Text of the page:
As if I don’t have enough books already and won’t be getting even more as I head off to seminary later this year, Scriptorium has introduced me to a lesser known Inkling (the group of writers of whom C.S. Lewis and JRR Tolkien are the most famous) – Charles Williams.
Williams was first mentioned as the “preternaturally eerie” friend of Lewis in Fred Sanders’ post concerning the ten books that most influenced the Narnia writer. (Ah, more books to read.)
In response, John Mark Reynolds describes the five essential works of Williams and why Williams, while “an uneven writer,” had a “gift of using small details to get a big picture right that more ‘careful’ scholarship often gets wrong.”
Sanders, somewhat in response, gives a summation of the gifts of the previously mentioned Inklings (Tolkien, Lewis and Williams). He writes that their perspectives make Christianity interesting. Tolkien saw Christianity as a “sprawling saga,” Lewis a “fairy tale” and Williams a “ghost story.” In it he writes:
Williams didn’t have a normal mind, but it would be cheap to dismiss him as abnormal. He was paranormal to the core, and he described a kind of Christianity that feels haunted and deep, conspiratorial and ineffable.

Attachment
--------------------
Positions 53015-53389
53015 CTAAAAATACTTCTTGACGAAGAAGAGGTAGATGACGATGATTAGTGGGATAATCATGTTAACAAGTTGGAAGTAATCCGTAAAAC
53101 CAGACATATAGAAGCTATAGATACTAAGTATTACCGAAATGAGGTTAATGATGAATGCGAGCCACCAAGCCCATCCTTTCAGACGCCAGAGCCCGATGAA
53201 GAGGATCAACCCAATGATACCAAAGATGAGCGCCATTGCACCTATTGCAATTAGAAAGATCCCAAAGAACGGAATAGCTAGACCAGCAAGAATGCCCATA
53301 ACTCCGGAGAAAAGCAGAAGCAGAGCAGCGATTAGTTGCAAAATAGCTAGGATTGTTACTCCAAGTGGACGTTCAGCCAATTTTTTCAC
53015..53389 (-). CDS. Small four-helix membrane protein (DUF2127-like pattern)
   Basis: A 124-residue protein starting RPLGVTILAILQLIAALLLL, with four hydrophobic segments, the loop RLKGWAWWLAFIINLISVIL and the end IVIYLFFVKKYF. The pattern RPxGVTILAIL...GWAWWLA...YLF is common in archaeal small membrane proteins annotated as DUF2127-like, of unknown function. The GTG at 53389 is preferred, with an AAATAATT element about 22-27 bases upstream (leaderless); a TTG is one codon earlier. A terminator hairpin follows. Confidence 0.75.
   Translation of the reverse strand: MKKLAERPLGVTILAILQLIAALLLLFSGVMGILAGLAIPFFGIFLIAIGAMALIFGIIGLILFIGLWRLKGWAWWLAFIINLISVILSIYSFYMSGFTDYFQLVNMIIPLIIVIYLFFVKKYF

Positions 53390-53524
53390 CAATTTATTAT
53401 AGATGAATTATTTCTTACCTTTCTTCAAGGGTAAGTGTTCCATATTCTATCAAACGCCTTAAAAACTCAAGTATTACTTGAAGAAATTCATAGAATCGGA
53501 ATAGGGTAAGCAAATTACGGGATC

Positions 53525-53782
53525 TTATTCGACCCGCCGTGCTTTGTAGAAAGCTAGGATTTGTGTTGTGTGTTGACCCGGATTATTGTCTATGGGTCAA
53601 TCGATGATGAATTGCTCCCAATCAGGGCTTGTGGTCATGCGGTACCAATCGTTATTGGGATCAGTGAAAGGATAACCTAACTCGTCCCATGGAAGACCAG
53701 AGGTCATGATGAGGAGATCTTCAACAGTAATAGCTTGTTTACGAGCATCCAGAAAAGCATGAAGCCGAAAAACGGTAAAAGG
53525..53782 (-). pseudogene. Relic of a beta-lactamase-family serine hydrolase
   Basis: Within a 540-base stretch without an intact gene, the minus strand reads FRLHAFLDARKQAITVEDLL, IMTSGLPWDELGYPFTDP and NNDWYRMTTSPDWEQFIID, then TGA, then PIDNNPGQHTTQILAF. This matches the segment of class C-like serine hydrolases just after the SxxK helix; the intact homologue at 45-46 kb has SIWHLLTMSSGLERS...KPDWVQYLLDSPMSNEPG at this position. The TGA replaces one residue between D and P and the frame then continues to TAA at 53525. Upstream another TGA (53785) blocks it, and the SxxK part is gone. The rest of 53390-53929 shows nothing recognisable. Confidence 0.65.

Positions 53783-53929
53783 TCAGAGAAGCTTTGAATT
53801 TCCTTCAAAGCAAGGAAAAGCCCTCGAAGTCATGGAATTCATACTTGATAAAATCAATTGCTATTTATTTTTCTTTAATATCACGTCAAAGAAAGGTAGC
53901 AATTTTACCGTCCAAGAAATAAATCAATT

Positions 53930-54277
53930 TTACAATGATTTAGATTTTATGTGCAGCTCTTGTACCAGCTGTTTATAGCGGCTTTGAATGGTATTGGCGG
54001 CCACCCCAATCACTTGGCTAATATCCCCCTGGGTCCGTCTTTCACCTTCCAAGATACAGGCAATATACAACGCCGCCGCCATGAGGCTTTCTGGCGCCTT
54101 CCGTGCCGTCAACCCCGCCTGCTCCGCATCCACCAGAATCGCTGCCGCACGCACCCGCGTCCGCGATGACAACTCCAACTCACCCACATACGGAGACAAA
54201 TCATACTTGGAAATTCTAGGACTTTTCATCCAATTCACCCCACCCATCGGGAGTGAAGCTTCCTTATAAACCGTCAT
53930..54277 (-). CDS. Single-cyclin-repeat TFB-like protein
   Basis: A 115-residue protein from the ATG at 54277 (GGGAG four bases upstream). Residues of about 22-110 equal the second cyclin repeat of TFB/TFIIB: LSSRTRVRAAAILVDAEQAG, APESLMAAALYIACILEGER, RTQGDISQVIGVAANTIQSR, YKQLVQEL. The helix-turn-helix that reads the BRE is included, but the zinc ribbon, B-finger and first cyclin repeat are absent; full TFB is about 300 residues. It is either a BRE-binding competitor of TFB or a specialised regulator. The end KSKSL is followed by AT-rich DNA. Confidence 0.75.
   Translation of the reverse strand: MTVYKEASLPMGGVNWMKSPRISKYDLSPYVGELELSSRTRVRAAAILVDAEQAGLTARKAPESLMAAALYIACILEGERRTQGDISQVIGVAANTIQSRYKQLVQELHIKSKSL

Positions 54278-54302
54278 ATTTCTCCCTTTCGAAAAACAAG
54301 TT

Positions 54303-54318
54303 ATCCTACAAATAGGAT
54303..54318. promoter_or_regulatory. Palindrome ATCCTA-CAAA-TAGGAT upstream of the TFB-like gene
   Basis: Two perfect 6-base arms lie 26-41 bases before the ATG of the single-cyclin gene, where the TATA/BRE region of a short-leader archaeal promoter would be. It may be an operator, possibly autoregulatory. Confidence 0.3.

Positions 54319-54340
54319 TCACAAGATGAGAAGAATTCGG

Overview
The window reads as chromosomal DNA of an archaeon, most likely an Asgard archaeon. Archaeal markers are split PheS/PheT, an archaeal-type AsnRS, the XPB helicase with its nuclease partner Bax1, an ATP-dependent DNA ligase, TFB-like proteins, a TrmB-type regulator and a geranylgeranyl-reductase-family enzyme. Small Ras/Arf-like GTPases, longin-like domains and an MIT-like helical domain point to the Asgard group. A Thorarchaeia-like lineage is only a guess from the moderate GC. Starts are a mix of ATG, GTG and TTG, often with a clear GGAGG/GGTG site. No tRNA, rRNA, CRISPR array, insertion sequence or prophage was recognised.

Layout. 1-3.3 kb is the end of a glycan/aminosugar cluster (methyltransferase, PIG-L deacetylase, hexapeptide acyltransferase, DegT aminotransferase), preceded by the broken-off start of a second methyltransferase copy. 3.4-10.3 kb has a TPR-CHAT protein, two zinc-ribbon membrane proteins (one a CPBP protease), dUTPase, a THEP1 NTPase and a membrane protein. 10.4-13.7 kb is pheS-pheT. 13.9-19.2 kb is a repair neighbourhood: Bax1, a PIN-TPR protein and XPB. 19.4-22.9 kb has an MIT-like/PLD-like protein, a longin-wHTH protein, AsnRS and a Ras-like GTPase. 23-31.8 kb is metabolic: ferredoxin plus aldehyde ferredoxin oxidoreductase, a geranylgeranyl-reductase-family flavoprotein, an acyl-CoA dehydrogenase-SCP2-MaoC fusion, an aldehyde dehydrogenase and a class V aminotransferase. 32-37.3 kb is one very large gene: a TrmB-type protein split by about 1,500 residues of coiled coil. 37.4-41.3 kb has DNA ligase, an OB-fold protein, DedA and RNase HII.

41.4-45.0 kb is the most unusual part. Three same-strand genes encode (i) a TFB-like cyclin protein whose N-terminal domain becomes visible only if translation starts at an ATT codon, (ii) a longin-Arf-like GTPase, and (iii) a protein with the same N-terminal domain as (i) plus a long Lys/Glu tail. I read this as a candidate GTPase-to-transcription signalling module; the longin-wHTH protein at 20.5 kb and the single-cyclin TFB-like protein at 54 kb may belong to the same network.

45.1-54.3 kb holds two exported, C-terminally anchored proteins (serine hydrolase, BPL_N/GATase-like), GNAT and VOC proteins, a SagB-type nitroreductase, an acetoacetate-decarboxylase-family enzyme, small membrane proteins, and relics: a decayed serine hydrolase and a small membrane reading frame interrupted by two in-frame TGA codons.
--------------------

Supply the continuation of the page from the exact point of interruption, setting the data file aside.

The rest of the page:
Finally, the ever present defender of Williams, Reynolds agrees that enjoying Williams’ writing is a matter of taste and his writing should not be taken alone in large quantities.
He does however argue that instead of viewing Christianity as a “ghost story,” Williams would be better understood through the question: “What if Christianity were a modern Romance?“
Sanders views Williams as “spooky” while I think him a failed romantic. Williams meant to introduce his new Beloved, but described his old love better than his new. This leaves a fair number of readers wanting to meet the old girl instead of his wife.
While I’m not sure which of Williams’ loves I will prefer based upon his writing, I do feel as if I would enjoy reading his descriptions of either.